adjective, stiff·er, stiff·est.
- a dead body; corpse.
- a formal or priggish person.
- a poor tipper; tightwad.
- a drunk.
- a fellow: lucky stiff; poor stiff.
- a tramp; hobo.
- a laborer.
- a forged check.
- a promissory note or bill of exchange.
- a letter or note, especially if secret or smuggled.
verb (used with object)
- stiegel, henry william,
- stieglitz, alfred,
- stiff as a board,
- stiff upper lip,
- stiff-man syndrome,
Origin of stiff
Examples from the Web for stiffness
Early signs are often movement-related, including tremors, stiffness, and problems with walking.The Burden Robin Williams Carried: Diagnosed With Parkinson’s and Depression|Dr. Anand Veeravagu, MD, Tej Azad|August 15, 2014|DAILY BEAST
Some senior Whitehall sources believed that there was an early “stiffness” between the Queen and Mrs. Thatcher.Margaret Thatcher and Queen Elizabeth’s Complicated Relationship|Andrew Marr|April 8, 2013|DAILY BEAST
Your miner friends notice the stiffness of your walk and chaff you about it.
But after a few minutes with him, you notice the stiffness and formality are gone.
"There is no stiffness about the immortals," laughed the Sun-god.The Enchanted Castle|E. Nesbit
He does not ask to have his boots laced up nor complain of their stiffness.A Poor Man's House|Stephen Sydney Reynolds
My hand shook so, owing to the stiffness of my night-cap last night before I went to roost.Tales of the Wonder Club, Volume II|Alexander Huth
Hungerford rose with the stiffness of the night, and coming to Stover, took him by the shoulders.Stover at Yale|Owen Johnson
Sometimes the bodies of people who are struck are as stiff as iron and retain their stiffness.Thunder and Lightning|Camille Flammarion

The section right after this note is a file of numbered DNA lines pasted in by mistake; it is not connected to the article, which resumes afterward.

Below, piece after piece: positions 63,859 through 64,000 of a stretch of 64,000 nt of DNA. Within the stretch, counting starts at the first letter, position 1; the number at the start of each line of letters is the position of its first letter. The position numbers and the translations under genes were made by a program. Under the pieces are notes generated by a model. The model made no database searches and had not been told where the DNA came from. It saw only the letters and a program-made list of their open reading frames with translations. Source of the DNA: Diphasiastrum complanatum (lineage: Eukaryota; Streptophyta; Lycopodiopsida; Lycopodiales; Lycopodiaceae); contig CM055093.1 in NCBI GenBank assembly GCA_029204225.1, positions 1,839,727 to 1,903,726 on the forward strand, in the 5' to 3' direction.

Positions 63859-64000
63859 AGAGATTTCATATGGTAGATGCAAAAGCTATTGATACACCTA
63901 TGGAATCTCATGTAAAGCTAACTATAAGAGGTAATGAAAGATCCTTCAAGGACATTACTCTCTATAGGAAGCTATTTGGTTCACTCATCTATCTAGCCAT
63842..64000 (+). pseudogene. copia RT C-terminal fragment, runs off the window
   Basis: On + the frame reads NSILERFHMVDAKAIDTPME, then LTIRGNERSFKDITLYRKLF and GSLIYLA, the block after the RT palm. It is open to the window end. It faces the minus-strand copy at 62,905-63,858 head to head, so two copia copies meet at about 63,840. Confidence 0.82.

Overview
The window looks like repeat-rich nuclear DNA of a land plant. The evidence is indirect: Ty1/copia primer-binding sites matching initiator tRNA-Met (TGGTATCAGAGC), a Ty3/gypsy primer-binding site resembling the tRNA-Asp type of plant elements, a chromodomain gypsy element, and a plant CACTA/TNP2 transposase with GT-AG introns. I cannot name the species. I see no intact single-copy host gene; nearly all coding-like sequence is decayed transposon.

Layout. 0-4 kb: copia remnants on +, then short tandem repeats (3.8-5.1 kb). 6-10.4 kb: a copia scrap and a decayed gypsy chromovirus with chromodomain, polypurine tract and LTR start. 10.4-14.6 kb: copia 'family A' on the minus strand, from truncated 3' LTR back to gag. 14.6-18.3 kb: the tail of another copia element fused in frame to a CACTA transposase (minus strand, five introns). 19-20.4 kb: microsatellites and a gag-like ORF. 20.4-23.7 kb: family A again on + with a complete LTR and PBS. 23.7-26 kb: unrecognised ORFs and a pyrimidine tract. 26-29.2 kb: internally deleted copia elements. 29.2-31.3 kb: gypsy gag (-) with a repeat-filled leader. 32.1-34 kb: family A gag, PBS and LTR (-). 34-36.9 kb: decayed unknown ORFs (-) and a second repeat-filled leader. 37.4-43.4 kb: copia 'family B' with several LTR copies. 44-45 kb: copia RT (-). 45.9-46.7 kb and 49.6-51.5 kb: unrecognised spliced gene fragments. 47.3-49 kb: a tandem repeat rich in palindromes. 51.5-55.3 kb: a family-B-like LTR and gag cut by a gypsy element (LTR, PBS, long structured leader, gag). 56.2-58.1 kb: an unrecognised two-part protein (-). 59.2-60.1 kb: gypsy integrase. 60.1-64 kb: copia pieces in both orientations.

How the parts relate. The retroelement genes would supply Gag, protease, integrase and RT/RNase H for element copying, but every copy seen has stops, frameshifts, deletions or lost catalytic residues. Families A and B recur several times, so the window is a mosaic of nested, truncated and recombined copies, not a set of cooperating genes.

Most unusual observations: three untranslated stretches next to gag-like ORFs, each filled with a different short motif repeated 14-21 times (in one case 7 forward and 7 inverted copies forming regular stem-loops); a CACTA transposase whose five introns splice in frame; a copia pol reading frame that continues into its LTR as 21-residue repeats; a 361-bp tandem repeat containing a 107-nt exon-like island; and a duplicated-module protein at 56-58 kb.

Word Origin for stiff
Old English stif "rigid, inflexible," from Proto-Germanic *stifaz "inflexible" (cf. Dutch stijf, Old High German stif, German steif "stiff;" Old Norse stifla "choke"), from PIE *stipos-, from root *steip- "press together, pack, cram" (cf. Sanskrit styayate "coagulates," stima "slow;" Greek stia, stion "small stone," steibo "press together;" Latin stipare "pack down, press," stipes "post, tree trunk;" Lithuanian stipti "stiffen," stiprus "strong;" Old Church Slavonic stena "wall"). Of battles and competitions, from mid-13c.; of liquor, from 1813. To keep a stiff upper lip is attested from 1815.
"corpse," 1859, slang, from stiff (adj.) which had been associated with notion of rigor mortis since c.1200. Meaning "working man" first recorded 1930, from earlier genitive sense of "contemptible person" (1882). Slang meaning "something or someone bound to lose" is 1890 (originally of racehorses), from notion of "corpse."
"fail to tip," 1939, originally among restaurant and hotel workers, probably from stiff (n.) in slang sense of "corpse" (corpses don't tip well, either). Extended by 1950 to "cheat."
In addition to the idioms beginning with stiff
- stiff as a board
- stiff upper lip
- bore to death (stiff)
- keep a stiff upper lip
- scare out of one's wits (stiff)